Symposium looks at evolution of video game stories
ANGOLA (02/14/2018) — Justin Young says video games are growing up.
Young, who serves as assistant professor and chair of the Department of Humanities and Communication at Trine University, will examine titles he said reflect thematic maturity in a medium more known for gratuitous violence and character marketing during the second installment of the university's Spring Humanities Symposia.
Beginning at 3:30 p.m. Tuesday, Feb. 20, in Wells Theater inside Taylor Hall, "Fascism, Feminism, and Frames: The F Word in Video Game Narratives" is free and open to the public, but seating is strictly limited to 75.
Recent games like "Wolfenstein II: The New Colossus," "Night in the Woods," "Doki Doki Literature Club" and "NeiR: Automata" tackle tough subjects like existentialism, complicity in fascism and objectification of women, Young said.
"I am looking at some specific titles from the past year that really focus on narrative or have unique narratives for video games," he said. "I'm really interested in how storytelling in games is evolving, from generic hero stories to more complicated narratives we might expect in young adult fiction or even black comedies such as 'Inglourious Basterds.' "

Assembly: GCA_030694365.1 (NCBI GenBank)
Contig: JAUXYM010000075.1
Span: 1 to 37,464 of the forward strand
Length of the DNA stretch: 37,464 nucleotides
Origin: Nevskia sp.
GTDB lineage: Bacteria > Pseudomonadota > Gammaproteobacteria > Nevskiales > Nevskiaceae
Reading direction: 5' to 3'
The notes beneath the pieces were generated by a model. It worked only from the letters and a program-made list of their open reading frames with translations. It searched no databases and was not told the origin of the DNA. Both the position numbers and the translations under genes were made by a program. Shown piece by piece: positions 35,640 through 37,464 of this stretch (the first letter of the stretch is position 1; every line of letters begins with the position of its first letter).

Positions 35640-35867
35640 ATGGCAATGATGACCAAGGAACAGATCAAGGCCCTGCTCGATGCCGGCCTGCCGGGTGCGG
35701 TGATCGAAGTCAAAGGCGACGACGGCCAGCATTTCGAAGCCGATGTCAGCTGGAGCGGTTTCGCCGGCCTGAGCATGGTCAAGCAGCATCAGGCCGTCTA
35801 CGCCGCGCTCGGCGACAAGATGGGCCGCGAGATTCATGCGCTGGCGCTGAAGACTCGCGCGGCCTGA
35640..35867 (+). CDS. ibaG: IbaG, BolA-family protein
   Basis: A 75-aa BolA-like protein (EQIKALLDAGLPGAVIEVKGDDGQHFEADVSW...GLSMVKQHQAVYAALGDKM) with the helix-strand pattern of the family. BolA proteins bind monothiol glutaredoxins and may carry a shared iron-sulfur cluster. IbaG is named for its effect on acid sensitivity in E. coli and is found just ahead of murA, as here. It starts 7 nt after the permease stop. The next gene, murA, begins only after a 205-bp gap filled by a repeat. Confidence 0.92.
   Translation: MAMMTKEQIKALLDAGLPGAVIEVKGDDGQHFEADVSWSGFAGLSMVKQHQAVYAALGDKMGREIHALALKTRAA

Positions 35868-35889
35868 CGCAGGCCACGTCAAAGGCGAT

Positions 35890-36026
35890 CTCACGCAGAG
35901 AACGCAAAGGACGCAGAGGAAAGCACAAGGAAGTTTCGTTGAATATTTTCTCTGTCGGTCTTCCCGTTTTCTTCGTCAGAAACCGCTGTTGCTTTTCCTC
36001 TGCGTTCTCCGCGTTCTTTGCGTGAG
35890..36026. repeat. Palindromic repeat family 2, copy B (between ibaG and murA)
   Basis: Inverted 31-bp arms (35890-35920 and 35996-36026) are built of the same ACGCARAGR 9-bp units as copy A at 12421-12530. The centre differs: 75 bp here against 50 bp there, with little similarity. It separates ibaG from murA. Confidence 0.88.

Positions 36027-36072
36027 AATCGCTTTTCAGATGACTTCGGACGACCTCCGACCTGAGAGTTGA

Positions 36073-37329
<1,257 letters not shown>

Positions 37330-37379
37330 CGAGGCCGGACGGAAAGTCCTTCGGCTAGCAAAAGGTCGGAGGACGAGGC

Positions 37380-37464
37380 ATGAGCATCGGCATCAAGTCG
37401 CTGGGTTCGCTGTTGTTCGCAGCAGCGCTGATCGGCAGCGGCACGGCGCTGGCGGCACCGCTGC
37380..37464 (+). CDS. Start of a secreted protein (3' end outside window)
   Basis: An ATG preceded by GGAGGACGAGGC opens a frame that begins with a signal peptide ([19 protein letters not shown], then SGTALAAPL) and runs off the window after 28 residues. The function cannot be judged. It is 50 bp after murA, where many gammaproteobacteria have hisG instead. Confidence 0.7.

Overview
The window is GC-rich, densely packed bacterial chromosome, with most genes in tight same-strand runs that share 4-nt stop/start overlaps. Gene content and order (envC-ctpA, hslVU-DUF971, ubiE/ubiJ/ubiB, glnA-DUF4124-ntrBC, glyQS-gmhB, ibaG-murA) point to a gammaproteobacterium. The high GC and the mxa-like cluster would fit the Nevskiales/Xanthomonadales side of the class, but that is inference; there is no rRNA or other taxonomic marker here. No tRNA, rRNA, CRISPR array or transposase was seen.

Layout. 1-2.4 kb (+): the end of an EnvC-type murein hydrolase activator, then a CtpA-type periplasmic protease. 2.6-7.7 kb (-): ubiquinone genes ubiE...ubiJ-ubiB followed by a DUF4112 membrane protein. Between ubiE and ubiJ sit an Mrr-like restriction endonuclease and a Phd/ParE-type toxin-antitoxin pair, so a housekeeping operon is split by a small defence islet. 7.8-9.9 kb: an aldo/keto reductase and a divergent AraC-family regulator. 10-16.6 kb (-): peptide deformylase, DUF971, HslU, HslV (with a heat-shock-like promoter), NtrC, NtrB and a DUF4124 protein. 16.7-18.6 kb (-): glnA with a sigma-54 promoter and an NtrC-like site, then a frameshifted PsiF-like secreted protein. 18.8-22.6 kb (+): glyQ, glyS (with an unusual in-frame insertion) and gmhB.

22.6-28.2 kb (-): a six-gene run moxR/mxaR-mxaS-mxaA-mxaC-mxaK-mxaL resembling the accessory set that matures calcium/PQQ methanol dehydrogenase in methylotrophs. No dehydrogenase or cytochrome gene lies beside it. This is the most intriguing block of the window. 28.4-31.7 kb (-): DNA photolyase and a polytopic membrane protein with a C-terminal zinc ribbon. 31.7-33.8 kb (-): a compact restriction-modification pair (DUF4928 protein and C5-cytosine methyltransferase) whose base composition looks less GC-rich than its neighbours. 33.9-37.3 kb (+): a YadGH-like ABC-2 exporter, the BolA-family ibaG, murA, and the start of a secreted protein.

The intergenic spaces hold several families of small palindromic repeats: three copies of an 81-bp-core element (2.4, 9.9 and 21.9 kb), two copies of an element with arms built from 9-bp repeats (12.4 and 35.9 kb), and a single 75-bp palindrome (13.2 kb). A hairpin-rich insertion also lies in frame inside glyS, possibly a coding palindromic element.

Part of that evolution, Young said, is how the narrative within video games is framed.
"In media theory we talk about frames as the way a news story is presented to you. For example, tax cuts can be about the rich getting richer or about jumpstarting small businesses. The facts are the same, but the narrative is very different for the audience," he said. "In the last year that idea has been particularly fascinating as games about dating became about feminism and the #MeToo movement, or over-the-top action games suddenly became biting critiques of today's newspaper headlines. Those frames are changing the story in radical ways that are forcing games to grow up."
The Humanities Symposia is presented by Trine's Department of Humanities and Communication. For more information, contact Jeanette Goddard, assistant professor in the Department of Humanities and Communication, at (260) 665-4730 or firstname.lastname@example.org.